The government of the USA was officially created in the US Constitution in 1787. That document defined a representative form of government that split power more or less equally (or so it was intended) between three branches of government:
1. Executive (president & vice-president, both to be separately elected by the citizens either or via electors voted by the people, and thus primarily answerable to the voters; this is known as a presidential system. ),
2. Legislative (two houses of congress; one based upon actual population, the House of Representatives and the other based upon the number of states, the Senate), and
3. Judicial, which established the US Supreme Court.
In the USA, the Executive branch is elected by the Electoral College, whose members are elected directly by the voters. This system has resulted in US elections where the presidential candidate who received the most popular votes was not the one who received the most electoral votes. Notwithstanding the popular vote, the candidate with the most electoral votes is always the winner. Most recently, this situation occurred in 2000, when Al Gore received the most popular votes, but George W. Bush, who received the most electoral votes, was the winner (unfortunately).
The parliamentary system, on the other hand, is used in one form or another in most of the democracies on Earth. People elect the members of parliament. Those members then elect the Prime Minister, who is primarily responsible to the Parliament. In both cases, the winner must garner a majority of the votes cast.
If no US presidential candidate receives a majority the resolution is quite different from a parliamentary system. In the USA, if there are three presidential candidates but none receives a majority of the electoral votes, the US Constitution directs that the House of Representatives of the US congress will elect the president from the highest vote-getters in the general election, with each state having one vote. If their vote still does not produce a majority win for one candidate, the vice-president becomes president.
In a typical parliamentary system, if no single party wins a legislative majority , the political parties must negotiate among themselves until a coalition is formed which represents a majority in Parliament. In a system like this, the majority requirement forces the creation of a political coalition which prevents the near-continuous legislative gridlock that seems to be the present way of doing business (or actually NOT doing business) in the US congress, as long as the coalition among the political parties holds together. If it falls apart, parliament can be dissolved and new elections called to elect new members of parliament.
The above descriptions are simplified and are not all-inclusive of all the possible eventualities, since there are multiple forms of parliamentary systems and presidential systems. But the gist of their differences is clear. Parliamentarian governments generally don’t suffer from the years-long legislative gridlock that occurs in the US Congress. A no-confidence vote in a parliamentary system can result in new elections being called, while such a vote in the USA would be considered nothing more than political theatrics and a waste of time and money. Each partisan house of the US congress is free to exercise grid-lock and get nothing done by playing partisan politics ad nauseam . The republican House of Representatives has in fact passed multiple partisan bills with no democratic support, knowing full well that the their legislation would be dead on arrival in the democrat-controlled US senate. It’s a waste of public money and time for the sole purpose of politics, but the country as a whole suffers because of it.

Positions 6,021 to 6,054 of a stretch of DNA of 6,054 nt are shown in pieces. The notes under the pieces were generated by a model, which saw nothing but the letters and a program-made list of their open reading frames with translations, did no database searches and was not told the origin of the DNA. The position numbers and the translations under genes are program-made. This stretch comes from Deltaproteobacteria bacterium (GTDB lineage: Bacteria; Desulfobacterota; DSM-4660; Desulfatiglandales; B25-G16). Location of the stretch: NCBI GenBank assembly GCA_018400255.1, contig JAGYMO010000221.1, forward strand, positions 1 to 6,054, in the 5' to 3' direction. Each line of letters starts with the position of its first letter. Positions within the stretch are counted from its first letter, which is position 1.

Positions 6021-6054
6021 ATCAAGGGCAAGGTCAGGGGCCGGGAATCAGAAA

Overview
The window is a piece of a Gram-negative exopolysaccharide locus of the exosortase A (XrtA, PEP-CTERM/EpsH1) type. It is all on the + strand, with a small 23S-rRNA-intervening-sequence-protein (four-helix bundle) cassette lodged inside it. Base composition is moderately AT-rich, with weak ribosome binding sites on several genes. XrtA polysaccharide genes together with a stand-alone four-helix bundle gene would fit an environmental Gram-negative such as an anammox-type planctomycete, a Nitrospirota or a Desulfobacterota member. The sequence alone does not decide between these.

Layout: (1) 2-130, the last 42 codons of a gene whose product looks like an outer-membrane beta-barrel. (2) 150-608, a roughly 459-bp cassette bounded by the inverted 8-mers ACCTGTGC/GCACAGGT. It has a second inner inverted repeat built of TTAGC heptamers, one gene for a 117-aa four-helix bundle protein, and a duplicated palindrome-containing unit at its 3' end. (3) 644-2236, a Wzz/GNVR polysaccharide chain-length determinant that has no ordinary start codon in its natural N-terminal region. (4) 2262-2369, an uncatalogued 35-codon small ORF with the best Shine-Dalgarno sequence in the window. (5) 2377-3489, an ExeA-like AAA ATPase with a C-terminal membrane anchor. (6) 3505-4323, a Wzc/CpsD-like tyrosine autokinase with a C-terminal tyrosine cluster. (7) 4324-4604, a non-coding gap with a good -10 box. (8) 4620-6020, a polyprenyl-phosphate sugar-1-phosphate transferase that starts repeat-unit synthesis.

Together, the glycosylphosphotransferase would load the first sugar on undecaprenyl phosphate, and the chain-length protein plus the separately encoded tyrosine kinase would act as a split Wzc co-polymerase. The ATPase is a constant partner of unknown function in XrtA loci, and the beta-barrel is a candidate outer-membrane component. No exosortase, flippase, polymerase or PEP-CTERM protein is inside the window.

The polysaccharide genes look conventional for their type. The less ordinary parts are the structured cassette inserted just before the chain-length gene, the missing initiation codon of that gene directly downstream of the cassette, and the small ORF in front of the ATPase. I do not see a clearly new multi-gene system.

At least in a parliamentary system, proactive and successful multi-partisan negotiation is part of the process if the members want to keep their jobs.
So consider the following; When the US Congress finally returns from their month-long summer break in September, President Obama will be proposing job-creation legislation in an effort to help the unemployed, repair our crumbling infrastructure, and improve the economy. Since a bad economy and increased unemployment would help the GOP politically in the upcoming 2012 general elections, one might guess that their motivation to support Obama’s proposals will be met with utter disdain, disapproval and dismissal by the GOP-controlled House of Representatives. While millions of Americans continue to be unemployed and the economy continues to stagnate, the GOP will gridlock congress for their own political gain.
If the USA had a system such as, for instance, the United Kingdom, a compromise solution would emerge up front, be debated and possibly amended, and then passed in time to do some good, all because a coalition already exists in parliament. And if that coalition fell apart…members of Parliament might face a new election…and be thrown out.
Just imagine… if we could have called for new congressional elections subsequent to the extremely partisan (and embarrassing) debt ceiling debacle in July….
How cool would THAT have been??